Over the past few years, Chinese consumers have already become accustomed to paying for high-quality services and contents, such as games. It follows that they will also gradually get into the habit of buying e-books. At the same time, iBooks lived up to our expectation and did a great job in delivering an excellent reading experience via iBooks, which could become a great advantage in its competition with other e-book platforms.

Amazon Kindle’s typesetting, however, has always been the main complaints of its users. How so? Amazon Kindle’s e-books are mainly produced by publishing houses that are neither experienced nor aware of the importance of e-books. That’s why the majority of them produce an e-book simply by scanning the paper version. No wonder the quality of their e-books are too poor to meet consumers’ needs. I have every confidence that Apple’s move to the e-book industry will certainly help publishing houses realize the sense of crisis and importance of e-books and revitalize the Chinese e-book industry, which is a good thing both for the Chinese e-book market and e-book readers.

Although iBooks will have the above impacts on the Chinese e-book industry, there remains some fundamental and persistent problems and challenges worthy of our attention.

Three persistent challenges in the Chinese e-book industry

Although there are several exclusive e-books such as Twilight, the number and variety of e-books on iBooks remain limited and the majority of e-books on iBooks can also be found in other e-book platforms. In addition, Apple’s still green in e-book sector and doesn’t know quite well the preference and reading habit of Chinese consumers due to different cultural backgrounds and ways of thinking, so it might take Apple some more time before it could reach a comprehensive understanding of the Chinese e-book market. The inconvenient truth is that although Apple has always been boasting about its dedication to high quality, it fails to do so at least up till now.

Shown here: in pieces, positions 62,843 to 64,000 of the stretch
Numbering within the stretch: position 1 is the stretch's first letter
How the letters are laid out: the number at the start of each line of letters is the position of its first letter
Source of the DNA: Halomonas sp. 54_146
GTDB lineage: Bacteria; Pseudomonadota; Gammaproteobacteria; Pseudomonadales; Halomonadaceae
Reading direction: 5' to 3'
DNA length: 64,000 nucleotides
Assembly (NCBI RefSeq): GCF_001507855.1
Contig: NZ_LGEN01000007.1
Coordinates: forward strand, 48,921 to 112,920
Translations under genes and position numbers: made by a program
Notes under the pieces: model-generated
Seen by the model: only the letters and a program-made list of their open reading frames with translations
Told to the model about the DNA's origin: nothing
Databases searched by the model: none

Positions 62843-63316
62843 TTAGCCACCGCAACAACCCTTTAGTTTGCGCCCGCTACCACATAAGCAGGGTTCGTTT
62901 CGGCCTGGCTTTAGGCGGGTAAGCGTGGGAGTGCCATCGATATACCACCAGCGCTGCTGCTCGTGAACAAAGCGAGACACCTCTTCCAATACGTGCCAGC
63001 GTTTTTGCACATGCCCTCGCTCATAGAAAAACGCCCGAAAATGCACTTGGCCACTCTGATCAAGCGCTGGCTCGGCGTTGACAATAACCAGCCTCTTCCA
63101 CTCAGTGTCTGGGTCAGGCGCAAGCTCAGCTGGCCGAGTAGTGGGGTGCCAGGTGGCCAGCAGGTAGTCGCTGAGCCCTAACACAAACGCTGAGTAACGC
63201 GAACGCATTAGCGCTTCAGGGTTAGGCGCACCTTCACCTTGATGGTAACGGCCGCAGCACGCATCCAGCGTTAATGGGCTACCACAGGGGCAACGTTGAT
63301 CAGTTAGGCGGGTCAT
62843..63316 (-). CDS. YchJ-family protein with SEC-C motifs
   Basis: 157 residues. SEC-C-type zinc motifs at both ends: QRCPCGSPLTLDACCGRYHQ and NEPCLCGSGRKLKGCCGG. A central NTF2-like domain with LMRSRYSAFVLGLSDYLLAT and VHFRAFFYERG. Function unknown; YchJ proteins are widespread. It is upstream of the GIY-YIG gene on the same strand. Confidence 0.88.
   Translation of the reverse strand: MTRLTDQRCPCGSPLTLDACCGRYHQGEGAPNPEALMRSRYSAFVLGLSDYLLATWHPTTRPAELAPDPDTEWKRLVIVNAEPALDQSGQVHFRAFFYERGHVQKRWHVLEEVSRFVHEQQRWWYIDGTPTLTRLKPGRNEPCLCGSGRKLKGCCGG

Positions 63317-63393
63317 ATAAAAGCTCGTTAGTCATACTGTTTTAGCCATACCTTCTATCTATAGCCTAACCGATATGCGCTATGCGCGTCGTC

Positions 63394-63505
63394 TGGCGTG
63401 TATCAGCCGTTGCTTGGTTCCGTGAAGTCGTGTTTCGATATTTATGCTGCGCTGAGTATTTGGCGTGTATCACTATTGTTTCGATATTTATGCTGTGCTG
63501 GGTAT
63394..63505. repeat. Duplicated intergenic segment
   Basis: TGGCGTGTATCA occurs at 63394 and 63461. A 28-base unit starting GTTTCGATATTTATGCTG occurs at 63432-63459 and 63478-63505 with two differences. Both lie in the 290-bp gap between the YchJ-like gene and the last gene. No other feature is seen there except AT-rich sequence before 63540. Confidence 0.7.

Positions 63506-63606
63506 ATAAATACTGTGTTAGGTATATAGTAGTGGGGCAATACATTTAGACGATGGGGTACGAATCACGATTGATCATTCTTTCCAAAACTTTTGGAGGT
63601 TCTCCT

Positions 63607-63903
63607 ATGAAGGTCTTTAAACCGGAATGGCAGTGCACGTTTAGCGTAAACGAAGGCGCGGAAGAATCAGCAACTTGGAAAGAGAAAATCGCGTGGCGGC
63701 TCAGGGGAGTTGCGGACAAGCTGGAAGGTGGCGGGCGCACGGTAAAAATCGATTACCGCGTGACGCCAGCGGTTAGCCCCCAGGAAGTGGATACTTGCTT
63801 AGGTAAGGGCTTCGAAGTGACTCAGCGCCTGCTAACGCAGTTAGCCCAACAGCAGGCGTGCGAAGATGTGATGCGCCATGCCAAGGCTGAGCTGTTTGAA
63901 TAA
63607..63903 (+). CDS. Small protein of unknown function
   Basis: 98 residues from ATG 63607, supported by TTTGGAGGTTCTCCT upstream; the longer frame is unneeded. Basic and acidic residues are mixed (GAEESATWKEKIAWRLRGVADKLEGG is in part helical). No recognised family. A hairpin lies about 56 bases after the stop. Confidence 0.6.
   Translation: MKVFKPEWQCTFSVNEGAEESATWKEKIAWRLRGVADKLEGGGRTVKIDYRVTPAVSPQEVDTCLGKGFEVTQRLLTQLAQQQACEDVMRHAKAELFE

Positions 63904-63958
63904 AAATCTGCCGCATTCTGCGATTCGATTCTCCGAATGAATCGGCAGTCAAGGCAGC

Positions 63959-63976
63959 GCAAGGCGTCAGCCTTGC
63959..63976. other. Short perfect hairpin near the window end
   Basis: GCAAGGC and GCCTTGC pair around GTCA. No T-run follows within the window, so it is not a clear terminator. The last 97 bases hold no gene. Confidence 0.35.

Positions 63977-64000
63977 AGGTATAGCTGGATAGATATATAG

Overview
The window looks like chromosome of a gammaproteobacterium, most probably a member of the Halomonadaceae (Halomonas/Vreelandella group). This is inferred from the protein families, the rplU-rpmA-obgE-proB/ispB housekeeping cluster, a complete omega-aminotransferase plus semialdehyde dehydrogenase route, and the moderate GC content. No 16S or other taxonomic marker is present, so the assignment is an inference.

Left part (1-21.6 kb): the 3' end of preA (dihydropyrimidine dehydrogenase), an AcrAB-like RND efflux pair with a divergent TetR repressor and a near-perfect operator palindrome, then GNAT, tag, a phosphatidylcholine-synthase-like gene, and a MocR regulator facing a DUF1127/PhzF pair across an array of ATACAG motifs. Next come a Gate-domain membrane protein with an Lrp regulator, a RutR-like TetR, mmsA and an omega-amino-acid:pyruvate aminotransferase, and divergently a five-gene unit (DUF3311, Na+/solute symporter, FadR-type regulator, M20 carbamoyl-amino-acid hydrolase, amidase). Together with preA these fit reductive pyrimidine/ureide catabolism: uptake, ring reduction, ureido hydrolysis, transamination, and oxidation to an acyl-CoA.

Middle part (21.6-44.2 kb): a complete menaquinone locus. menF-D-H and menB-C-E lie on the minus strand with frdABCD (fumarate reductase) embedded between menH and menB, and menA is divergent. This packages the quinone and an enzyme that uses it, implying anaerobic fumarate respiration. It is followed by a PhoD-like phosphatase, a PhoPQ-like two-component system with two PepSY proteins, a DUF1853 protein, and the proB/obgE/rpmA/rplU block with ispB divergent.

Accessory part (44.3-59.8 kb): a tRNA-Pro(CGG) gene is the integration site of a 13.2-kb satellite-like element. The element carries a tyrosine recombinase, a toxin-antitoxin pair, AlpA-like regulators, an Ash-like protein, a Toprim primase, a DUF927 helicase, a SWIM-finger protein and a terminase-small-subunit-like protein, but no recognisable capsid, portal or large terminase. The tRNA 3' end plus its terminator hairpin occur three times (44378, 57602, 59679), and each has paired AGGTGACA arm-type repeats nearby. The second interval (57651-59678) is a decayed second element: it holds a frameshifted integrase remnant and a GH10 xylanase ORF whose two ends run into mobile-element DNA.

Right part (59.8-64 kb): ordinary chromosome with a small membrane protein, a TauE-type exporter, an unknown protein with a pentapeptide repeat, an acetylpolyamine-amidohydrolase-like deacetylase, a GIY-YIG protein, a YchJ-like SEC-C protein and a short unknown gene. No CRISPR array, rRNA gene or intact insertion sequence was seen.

Worse still, there remains some fundamental and persistent problems and challenges in the Chinese e-book industry.

First of all, most Chinese consumers haven’t formed the habit of buying e-books. Statistics suggest that while half of Chinese women often read digital materials, only 12% are willing to pay. The biggest challenge for iBooks’ developers, however, remains how to attract the users of Apple’s devices to realize they can buy so large a variety of e-books on iBooks now and gradually help its users form the habit of buying e-books in iBooks, just like buying apps on App Stores. If Apple succeeds, the Chinese e-book industry will certainly benefit a great deal.

Secondly, Chinese publishing houses remain ambivalent over e-books. Many e-book platforms suggest that the biggest reason why user retention rate is significantly low on e-book platforms is that publishing houses were unwilling to provide the e-book version of their latest books. However, publishing houses did have a fair cause for doing so: they feared that providing e-book versions of their latest books will compromise the interests and affect the sales of paper versions.

Thirdly, a copyright model that suits the Chinese national conditions hasn’t been developed yet. Amazon adopted, here in China, the same copyright model as in the US. Many Chinese e-book platforms followed suit but found that the model might not function well here. Amazon’s copyright model worked in the US because the model was developed when it merely needed to reach agreements with six dominant publishing houses.

In China, however, it’s no easy task to reach agreements with the hundreds of publishing houses out there. Huge effort, time and money is needed to achieve so. Although Amazon attempted to save the effort by directly buying e-book copyrights from authors, few Chinese e-book platforms are capable of doing so. In this case, a copyright model that suits the Chinese national conditions should be developed in time to best promote the development of the entire industry.

By all odds, the burgeoning e-book industry is going to continue to rise in the future. The upgraded iBooks will certainly have huge impacts on the Chinese e-book industry, but it takes time for Apple to reach a better understanding of the market and for the Chinese e-book market to develop and become more mature. While all e-book platforms are struggling to grab a piece of the pie in the market, Chinese e-book readers are also looking forward to high-quality e-books and e-book platforms. Only by setting meeting users’ needs as the highest goal can all the major players in this market grow and prosper along with the entire industry.

 

[The article is published and edited with authorization from the author @SuperGeek, please note source and hyperlink when reproduce.]

Translated by Levin Feng (Senior Translator at ECHO), working for TMTpost.